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That a Man should be busie in thinking, and yet not retain it the next moment, very improbable.       §19. To suppose the Soul to think, and the Man not to perceive it,
is, as has been said, to make two Persons in one Man: And if one
considers well these Men’s way of speaking, one should be led into
a suspicion, that they do so. For they who tell us, that the Soul
always thinks, do never, that I remember, say, That a Man always
thinks. Can the Soul think, and not the Man? Or a Man think, and
not be conscious of it? This, perhaps, would be suspected of Jargon
in others. If they say, The Man thinks always, but is not always
conscious of it; they may as well say, His Body is extended, without
having parts. For ’tis altogether as intelligible to say, that a body is
extended without parts, as that any thing thinks without being
conscious of it, or perceiving, that it does so. They who talk thus,
may, with as much reason, if it be necessary to their Hypothesis,
say, That a Man is always hungry, but that he does not always feel
it: Whereas hunger consists in that very sensation, as thinking con-
sists in being conscious that one thinks. If they say, That a Man is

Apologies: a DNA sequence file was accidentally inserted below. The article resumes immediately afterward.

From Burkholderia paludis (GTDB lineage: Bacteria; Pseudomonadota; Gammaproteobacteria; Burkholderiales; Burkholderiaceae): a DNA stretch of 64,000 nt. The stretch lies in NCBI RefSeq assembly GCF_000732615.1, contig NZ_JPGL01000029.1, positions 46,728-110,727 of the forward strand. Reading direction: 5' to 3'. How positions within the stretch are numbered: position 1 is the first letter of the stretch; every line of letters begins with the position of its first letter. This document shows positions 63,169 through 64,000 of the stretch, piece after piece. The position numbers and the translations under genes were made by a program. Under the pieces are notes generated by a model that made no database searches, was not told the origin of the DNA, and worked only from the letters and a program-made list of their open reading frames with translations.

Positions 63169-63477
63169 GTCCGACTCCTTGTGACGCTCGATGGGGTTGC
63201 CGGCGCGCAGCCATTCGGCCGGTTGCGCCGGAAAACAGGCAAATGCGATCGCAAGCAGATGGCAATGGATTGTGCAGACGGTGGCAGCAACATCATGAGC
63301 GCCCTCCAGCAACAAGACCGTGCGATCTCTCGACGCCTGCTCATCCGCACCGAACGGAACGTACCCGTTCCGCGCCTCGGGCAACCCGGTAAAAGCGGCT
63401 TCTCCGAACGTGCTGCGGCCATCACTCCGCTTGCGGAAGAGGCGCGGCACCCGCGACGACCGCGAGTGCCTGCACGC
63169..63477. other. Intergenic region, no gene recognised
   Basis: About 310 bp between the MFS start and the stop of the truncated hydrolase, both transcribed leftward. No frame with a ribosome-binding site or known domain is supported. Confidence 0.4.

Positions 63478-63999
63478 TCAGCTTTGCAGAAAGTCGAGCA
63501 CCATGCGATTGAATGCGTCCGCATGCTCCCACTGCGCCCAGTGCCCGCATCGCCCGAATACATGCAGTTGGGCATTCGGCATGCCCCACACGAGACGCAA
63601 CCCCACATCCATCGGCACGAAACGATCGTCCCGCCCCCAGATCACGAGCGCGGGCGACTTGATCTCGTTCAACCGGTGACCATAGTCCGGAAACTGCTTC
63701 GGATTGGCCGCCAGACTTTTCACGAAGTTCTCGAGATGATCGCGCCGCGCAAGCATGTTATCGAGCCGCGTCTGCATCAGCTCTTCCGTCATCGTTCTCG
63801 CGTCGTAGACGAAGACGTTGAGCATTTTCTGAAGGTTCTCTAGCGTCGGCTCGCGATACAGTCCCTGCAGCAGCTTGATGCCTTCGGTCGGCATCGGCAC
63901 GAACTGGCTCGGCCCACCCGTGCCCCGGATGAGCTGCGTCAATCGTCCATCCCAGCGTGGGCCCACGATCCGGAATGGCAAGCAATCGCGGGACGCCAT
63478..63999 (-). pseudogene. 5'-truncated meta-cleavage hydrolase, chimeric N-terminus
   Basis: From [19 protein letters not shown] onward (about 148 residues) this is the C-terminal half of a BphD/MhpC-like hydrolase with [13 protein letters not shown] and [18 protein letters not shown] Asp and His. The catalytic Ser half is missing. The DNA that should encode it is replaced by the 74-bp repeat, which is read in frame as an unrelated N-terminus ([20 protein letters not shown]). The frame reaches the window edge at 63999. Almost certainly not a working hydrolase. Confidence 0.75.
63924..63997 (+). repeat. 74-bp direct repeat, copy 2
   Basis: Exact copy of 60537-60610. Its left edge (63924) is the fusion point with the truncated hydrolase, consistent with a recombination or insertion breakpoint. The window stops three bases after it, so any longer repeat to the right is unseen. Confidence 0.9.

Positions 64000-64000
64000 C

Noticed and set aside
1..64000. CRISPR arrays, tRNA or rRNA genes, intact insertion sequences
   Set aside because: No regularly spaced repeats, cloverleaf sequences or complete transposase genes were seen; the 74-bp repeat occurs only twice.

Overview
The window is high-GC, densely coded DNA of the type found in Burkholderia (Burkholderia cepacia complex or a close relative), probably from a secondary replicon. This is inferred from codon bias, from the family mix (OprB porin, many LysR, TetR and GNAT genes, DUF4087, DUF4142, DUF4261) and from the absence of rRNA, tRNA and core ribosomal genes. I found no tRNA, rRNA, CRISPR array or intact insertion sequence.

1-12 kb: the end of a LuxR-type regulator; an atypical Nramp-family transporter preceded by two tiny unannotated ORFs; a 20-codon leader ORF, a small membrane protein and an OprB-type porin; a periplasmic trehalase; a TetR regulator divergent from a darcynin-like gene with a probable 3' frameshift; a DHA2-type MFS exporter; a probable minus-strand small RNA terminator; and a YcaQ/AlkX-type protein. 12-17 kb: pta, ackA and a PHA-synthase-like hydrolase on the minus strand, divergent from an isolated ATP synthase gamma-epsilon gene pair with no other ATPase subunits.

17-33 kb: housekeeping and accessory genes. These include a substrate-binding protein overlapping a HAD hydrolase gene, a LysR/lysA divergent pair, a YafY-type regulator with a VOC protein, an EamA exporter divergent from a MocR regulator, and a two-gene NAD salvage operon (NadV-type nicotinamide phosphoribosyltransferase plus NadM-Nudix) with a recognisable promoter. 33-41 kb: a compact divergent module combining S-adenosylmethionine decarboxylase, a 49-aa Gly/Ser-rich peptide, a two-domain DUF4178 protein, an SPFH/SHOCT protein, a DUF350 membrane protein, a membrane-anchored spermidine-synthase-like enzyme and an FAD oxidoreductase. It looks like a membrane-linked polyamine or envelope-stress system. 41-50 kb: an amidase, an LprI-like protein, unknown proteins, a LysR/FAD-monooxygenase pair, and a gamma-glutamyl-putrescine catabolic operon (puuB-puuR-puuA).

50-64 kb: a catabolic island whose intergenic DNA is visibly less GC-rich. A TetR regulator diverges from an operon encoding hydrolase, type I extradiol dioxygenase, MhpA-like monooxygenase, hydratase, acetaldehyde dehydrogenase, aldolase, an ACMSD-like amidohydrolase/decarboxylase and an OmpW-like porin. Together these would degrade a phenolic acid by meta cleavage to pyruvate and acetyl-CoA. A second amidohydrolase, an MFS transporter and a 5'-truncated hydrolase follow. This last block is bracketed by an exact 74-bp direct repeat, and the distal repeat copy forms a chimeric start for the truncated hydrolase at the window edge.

always conscious to himself of thinking; I ask, How they know it?
Consciousness is the perception of what passes in a Man’s own
mind. Can another Man perceive, that I am conscious of any thing,
when I perceive it not my self? No Man’s Knowledge here, can go
beyond his Experience. Wake a Man out of a sound sleep, and ask
him, What he was that moment thinking on. If he himself be
conscious of nothing he then thought on, he must be a notable
Diviner of Thoughts, that can assure him, that he was thinking:
May he not with more reason assure him, he was not asleep? This
is something beyond Philosophy; and it cannot he less than Reve-
lation, that discovers to another, Thoughts in my mind, when I can
find none there my self: And they must needs have a penetrating
sight, who can certainly see, that I think, when I cannot perceive
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it my self, and when I declare, that I do not; and yet can see, that
Dogs or Elephants do not think, when they give all the demon-
stration of it imaginable, except only telling us, that they do so. This
some may suspect to be a step beyond the Rosecrucians; it seeming
easier to make ones self invisible to others, than to make another’s
thoughts visible to me, which are not visible to himself. But ’tis but
defining the Soul to be a substance, that always thinks, and the
business is done. If such a definition be of any Authority, I know not
what it can serve for, but to make many Men suspect, That they
have no Souls at all, since they find a good part of their Lives pass
away without thinking. For no Definitions, that I know, no
Suppositions of any Sect, are of force enough to destroy constant
Experience; and, perhaps, ’tis the affectation of knowing beyond
what we perceive, that makes so much useless dispute, and noise,
in the World.
Locke Hum II, 1, §19, pp. 115-116